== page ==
Music Production - The amount of Layers is simply too Much?


With regards to layering tracks and beats, often it can be very hard to know when to stop. We could keep layering and dumping more on the same tracks until we're satisfied, but will it sound okay to everybody? In this post we're basically gonna discuss how to know when enough will do.


To begin with, the number of layers and instruments needed might be deduced down to this: in case you have gotten your point across, it is probably fun to avoid. Which is wise talk. A famous mixing engineer once said: if you cannot hear it, it shouldn't maintain the mix. And we have to really live by this saying. One more thing I regularly tell clients are these claims: if it adds nothing unique to the song, will it need to maintain there? The weakest part of a track will be the track. Which means that the worst thing you set could bring the whole thing down unless it's absolutely magnificent sonically and emotionally.

Simple and plain music can be be extremely attractive. Additionally, it forces you to make better music. It makes you treat each track as it was the one track within the song. Hell, maybe it can be! That you should your mindset.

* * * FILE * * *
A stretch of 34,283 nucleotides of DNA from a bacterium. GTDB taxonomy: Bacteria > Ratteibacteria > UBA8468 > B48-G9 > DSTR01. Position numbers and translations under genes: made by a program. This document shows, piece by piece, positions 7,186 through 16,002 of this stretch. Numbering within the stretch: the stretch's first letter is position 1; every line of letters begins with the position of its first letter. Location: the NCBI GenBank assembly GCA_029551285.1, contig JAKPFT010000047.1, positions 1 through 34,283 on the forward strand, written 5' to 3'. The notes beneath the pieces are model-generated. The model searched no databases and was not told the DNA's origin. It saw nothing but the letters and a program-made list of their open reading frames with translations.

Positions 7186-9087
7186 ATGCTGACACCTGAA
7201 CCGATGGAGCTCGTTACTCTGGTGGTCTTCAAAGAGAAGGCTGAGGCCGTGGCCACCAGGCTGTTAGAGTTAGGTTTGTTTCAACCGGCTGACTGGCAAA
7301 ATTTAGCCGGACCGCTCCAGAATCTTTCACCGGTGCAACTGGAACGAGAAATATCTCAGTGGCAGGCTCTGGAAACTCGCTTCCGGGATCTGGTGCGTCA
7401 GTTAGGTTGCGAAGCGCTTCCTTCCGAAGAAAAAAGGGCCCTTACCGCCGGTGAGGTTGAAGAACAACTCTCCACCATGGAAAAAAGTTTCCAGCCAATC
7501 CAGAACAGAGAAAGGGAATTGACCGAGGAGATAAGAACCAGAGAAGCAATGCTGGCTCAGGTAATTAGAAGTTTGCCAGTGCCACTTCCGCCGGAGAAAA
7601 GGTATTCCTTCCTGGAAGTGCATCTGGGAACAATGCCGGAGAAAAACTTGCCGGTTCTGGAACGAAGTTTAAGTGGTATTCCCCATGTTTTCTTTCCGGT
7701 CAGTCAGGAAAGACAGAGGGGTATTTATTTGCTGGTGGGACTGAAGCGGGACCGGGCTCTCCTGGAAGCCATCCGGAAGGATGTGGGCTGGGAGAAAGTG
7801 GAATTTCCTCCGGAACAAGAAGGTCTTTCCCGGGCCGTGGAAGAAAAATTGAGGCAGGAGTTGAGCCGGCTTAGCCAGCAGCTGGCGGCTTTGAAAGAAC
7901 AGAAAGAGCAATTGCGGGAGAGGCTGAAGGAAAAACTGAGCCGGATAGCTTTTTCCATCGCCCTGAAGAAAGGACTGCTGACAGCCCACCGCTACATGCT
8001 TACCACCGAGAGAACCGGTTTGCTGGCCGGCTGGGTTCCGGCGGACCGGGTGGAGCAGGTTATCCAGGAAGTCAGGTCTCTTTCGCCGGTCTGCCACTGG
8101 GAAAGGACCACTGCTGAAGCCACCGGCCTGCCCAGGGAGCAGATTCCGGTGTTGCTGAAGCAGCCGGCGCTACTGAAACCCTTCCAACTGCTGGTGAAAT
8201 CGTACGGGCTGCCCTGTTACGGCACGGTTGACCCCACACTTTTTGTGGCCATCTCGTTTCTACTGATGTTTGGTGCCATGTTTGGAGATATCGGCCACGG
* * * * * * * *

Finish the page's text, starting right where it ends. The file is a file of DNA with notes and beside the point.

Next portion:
Following the morning, however big you need to you could make your track is perfectly up to you. Always pay attention to your audience, though, you will want feedback and search it over closely and without any anger if it is negative. Simply take it in and think about the points made. Driving under the influence nothing but positive feedback, then you already know you are going inside the right direction.

Some instruments stack better than others, too. Consider the piano for example. You would in no case want to stack 2 pianos playing precisely the same notes, and even playing different notes, it's going to be not easy to stack these harmonically. Whenever they sound exactly the same, it will be extremely tough.

However, some artists have attempted having two pianos playing simultaneously; they just make certain they've got different character and they are distinguishable. Should you be going to attempt this, apply some reverb to at least one piano to get the far-away and close-up effect. The listener will hear one off from the distance and the other very close. Making it more realistic, apply about 5% the exact same reverb for the close piano and select a hall patch. On your audience it will appear to be both pianos will be in the identical environment.